Menan: Sure. So the real estate decision also didn’t happen like right away. Initially I had two tracks. I was trying to do two things together one was the big data and I had some plans on the big data and I started real estate and I think I completely agree with you on mentorship and coaching. It’s just um it’s just mind-blowing to me that people don’t do it often. I mean I’m a big believer in mindset. I’m a big believer in coaching, mentorship, and it’s a no brainer to me. Once you know what you want in life, it’s a no brainer to find the best coach and engage with them right? So in terms of real estate, I started with single family flip and the first thing I did was I attended some courses some of them were not great but they gave me enough confidence to start looking for deals. And I started looking for deals in the area and I made I went really fast you know one of the things that changed in my life was I said okay I’m going to do everything fast I’m not going to think or think. I will do things fast you know I take action and you know if I feel that’s fine right. So I made four offers within maybe two months here in the area and all every time I was outbid by somebody. So I decided okay what next? I basically again you would probably laugh but I decided okay I need to fight and get out of the area. So I went and did a google search and just clicked on the first article picked up the top ten states and went to Zillow and picked up like a few real estate brokers right on single family. Talk middle and all that and just start calling them. I call probably 50 of them and I found one or two of them and one of them was in New Jersey in a place called Ramsey and she was she turned out to be very professional. So I thought okay I’m good and I did an entire deal in the next eight months completely remotely while I was working here I didn’t even go and see the property and it was pretty good drop
Rod: So you want a single-family house in New Jersey
Menan: Flipped it basically
Rod: Flipped it? Wow! You flipped a property from San Francisco in New Jersey holy cow. Wow that’s very unusual actually. Typically flipping is done in your backyard. Well good for you so you’re able to make it work. So how did you progress from that into multifamily? Talk about you know what the thought process was because if you were successful you made some money I take it on your flip.
Menan: Yes I did. I did make some money. So to answer your question once I made some money that’s when I decided that I’m gonna focus on real estate. I decided to not focus on the data I decided focus on real estate okay. And then I did a couple other flips here and then the thought process was okay I can do this but what is next? Right and I did some research and I just saw more dollars in front of commercial. So I decided and again my tonsils are very fast once I decided to go commercial I look for a mentor and search for a mentor and found actually one mentor here in Bolivia and I decided to sign up for that and then something happened. Well I decided to switch mentors and follow one in Dallas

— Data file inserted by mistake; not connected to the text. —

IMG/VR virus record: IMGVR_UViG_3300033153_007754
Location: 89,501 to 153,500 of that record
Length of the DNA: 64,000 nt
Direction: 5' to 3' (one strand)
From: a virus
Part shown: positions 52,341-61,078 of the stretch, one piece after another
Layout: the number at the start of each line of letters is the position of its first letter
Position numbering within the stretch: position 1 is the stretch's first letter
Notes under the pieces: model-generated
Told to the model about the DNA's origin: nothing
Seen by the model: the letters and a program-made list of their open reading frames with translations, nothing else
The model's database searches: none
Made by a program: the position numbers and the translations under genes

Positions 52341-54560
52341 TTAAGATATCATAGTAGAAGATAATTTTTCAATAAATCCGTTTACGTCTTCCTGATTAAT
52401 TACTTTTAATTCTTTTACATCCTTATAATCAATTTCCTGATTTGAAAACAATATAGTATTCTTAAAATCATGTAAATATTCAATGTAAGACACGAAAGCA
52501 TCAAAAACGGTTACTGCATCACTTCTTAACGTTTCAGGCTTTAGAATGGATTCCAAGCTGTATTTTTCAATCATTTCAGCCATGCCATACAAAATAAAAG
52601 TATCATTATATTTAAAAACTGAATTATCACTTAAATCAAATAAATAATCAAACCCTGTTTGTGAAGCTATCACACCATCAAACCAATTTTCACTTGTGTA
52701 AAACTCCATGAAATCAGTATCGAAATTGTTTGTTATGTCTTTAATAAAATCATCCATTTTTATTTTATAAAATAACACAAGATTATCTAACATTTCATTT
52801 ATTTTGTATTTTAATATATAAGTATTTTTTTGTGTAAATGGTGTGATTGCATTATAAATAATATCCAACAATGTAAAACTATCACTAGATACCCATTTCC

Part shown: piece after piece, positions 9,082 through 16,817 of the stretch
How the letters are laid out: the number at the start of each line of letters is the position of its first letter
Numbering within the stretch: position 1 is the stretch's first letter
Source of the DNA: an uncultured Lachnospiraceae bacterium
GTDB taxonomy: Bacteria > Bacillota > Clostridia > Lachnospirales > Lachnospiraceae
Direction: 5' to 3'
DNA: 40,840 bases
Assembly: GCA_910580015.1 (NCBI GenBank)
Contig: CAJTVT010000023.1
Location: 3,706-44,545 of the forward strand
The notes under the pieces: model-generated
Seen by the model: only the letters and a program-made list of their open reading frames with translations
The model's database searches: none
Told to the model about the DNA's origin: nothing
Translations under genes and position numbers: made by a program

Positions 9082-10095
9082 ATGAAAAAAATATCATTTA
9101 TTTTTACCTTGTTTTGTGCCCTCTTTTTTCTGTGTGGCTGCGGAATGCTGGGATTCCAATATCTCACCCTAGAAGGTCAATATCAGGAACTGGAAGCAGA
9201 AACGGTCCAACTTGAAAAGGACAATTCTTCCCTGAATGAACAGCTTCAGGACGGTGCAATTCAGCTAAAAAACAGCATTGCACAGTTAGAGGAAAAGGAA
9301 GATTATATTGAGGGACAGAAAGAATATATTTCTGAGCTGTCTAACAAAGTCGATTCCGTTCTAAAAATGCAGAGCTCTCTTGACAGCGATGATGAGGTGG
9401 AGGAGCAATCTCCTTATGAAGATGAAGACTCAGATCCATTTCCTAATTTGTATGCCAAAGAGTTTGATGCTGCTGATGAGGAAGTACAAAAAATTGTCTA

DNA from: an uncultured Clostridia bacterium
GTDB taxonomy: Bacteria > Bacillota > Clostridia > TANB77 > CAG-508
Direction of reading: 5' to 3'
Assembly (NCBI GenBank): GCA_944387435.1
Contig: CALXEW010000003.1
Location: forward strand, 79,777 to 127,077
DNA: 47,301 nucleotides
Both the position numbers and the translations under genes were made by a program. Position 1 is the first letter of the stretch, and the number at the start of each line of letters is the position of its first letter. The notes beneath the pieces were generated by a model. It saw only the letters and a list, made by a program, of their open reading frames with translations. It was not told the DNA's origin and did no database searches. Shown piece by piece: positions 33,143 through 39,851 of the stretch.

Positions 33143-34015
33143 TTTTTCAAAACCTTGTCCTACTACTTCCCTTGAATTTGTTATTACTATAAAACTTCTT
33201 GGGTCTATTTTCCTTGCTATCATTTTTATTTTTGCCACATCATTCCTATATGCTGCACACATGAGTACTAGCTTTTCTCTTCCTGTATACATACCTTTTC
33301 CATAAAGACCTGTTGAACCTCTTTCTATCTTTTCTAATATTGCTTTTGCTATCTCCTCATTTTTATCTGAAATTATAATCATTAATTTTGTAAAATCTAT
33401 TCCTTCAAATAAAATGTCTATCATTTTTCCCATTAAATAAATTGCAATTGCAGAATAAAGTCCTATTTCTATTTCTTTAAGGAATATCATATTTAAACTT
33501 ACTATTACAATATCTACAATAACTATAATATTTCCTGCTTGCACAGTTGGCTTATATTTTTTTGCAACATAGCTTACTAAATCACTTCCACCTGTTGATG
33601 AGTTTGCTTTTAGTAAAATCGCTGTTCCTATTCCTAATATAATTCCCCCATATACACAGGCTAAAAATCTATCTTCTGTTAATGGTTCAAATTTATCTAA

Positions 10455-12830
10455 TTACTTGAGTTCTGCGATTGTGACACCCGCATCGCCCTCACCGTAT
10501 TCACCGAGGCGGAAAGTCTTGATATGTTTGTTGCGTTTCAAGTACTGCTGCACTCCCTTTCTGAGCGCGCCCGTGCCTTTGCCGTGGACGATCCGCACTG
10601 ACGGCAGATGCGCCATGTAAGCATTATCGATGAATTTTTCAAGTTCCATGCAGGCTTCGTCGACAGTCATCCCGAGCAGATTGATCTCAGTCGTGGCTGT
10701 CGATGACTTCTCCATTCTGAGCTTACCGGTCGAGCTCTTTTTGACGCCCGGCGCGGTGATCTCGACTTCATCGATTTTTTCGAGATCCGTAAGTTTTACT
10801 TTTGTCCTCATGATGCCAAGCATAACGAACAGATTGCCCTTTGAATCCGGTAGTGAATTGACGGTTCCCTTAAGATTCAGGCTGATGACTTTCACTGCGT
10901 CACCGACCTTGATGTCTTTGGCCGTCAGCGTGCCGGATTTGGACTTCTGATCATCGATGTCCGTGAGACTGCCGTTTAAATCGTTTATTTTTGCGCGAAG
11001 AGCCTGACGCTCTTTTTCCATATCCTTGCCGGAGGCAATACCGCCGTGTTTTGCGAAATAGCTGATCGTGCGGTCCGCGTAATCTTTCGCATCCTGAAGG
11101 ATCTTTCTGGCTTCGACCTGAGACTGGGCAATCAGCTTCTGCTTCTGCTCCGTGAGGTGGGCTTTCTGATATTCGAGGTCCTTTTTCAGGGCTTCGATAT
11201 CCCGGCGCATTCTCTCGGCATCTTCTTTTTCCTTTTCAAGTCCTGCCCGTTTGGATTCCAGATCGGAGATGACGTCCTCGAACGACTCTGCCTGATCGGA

Rod: Okay and so you found a real estate mentor and you got trained on apartment investing and and what year did you take down your properties? because I think you told me you’ve got two large properties 108 units and 240 units at when did you take those down?
Menan: So both of them were actually last year, like in August. So both of them are almost simultaneous closing
Rod: Wow that’s pretty challenging to take down your first large property and have it actually be two of them. What was the equity raised on those two deals combined?
Menan: It was on 5.7 million
Rod: Wow. So you raised 5.7 million. How did you make that happen from single family to raising 5.7 million for your first two multifamily deals? How did that take place? Tell me how you found that many investors
Menan: Yeah so it’s always a team work right it was not just me it was my partner AJ
Menan: Or one of the deals we had two other people involved who also helped us raise money so most of the money was raised by AJ and myself. So the first thing to do for the first deal is stepping back right when you are going for a multi-million dollar deal, I think again it’s in my opinion in no brainer is to find somebody who’s got a track record right. So because madding the seller he’s going to sell a property which is like 10 million 20 million and he’s looking at bunch of people and one of them doesn’t have any track record of closing
Menan: He or she will not
Rod: You don’t have a chance. So you allied off with someone that had done this before. So you brought him in as a sponsor
Menan: Exactly yes
Menan: I’ve already mean as a sponsor and I was both of us were lead sponsors I also raised money and he also raised money
Menan: And we were able to take it down that looks too big but when you combine